Journal of Ophthalmology

Journal of Ophthalmology / 2016 / Article

Research Article | Open Access

Volume 2016 |Article ID 5039181 |

Chan Hee Moon, Jae Yong Kim, Myoung Joon Kim, Hungwon Tchah, Byeong Gak Lim, Jin Kwon Chung, "Effect of Three-Dimensional Printed Personalized Moisture Chamber Spectacles on the Periocular Humidity", Journal of Ophthalmology, vol. 2016, Article ID 5039181, 7 pages, 2016.

Effect of Three-Dimensional Printed Personalized Moisture Chamber Spectacles on the Periocular Humidity

Academic Editor: Jesús Pintor
Received20 Jun 2016
Revised02 Sep 2016
Accepted05 Sep 2016
Published24 Oct 2016


Purpose. To assess the effect of three-dimensional (3D) printed personalized moisture chamber spectacles (PMCS) on the periocular humidity. Methods. Facial computed tomography (CT) scanning was conducted on 10 normal subjects. PMCS was designed based on volume rendered CT images and produced using a 3D printer. Periocular humidity of PMCS and commercially available uniformed moisture chamber spectacles (UMCS) were measured for 30 minutes via microhydrometer. Results. The mean ambient humidity was %. The mean periocular humidity was % in PMCS and % in UMCS. The difference was significant (). Additionally, PMCS always demonstrated lower humidity than dew points. Conclusion. PMCS made by 3D printer provides appropriate fitness for the semiclosed humid chamber. PMCS showed higher performance than UMCS. The wearing of PMCS would be an effective method to provide high enough periocular humidity in low humidity environment.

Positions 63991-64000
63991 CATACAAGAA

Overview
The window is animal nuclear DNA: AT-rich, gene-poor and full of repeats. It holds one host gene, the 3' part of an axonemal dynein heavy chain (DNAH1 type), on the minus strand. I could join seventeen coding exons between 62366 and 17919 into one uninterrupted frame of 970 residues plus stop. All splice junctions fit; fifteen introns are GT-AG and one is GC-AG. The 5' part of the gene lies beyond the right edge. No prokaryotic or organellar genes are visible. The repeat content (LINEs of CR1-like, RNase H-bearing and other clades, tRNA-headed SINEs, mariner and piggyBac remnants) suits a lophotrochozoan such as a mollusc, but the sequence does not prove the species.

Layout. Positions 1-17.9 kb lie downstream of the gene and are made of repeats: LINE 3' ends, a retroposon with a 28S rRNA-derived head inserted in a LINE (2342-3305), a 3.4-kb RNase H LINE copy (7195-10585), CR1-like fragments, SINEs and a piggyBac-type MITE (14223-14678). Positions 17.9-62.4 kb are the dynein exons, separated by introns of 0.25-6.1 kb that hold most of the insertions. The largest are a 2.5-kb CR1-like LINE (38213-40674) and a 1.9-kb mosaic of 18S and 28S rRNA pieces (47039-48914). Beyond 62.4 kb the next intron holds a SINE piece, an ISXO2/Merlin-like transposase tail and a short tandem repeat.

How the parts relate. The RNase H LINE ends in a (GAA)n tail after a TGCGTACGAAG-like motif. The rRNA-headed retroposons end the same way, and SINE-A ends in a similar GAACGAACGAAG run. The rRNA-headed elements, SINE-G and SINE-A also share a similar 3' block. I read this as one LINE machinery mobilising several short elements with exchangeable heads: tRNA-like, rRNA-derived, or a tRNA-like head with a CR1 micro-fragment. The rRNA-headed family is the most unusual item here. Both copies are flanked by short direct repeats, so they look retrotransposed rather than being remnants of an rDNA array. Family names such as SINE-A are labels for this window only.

1. Introduction

Dry eye is a common ocular disease prompting millions of individuals to seek ophthalmological care [1]. Artificial tear supplements are the most common form of treatment for dry eye. Moisture chamber spectacles are not used habitually in the treatment of dry eye; however they can be considered as an adjunct therapy in the case of severe dry eye when patients are recalcitrant to other means of treatment or special environment in which frequent instillation of eyedrops is unapplicable.

Korb et al. reported that increased periocular humidity using modified swim goggles resulted in an increase in tear film lipid layer thickness and moderate to total relief of dry eye symptoms [2]. Tsubota et al. attached small moistened sponges to side panels of spectacles to increase the moisture level near the cornea. Moisture chamber spectacles showed 12.9% increase of periocular humidity and all enrolled dry eye patients noticed symptomatic relief with significantly decreased use of artificial tear [3].

Unlike general spectacles, moisture chamber spectacles need to be personalized in shape and size of frame for best performance. The tear retention effectiveness of moisture chamber spectacles is determined by the extent of proper semiclosed chamber formation. The formation of an appropriate chamber depends on how well the spectacles fit the facial contour. There are several commercially available moisture chamber spectacles; however they are single size or minimally adjustable. Previous studies were also performed using spectacles with single or several size variations [2, 3].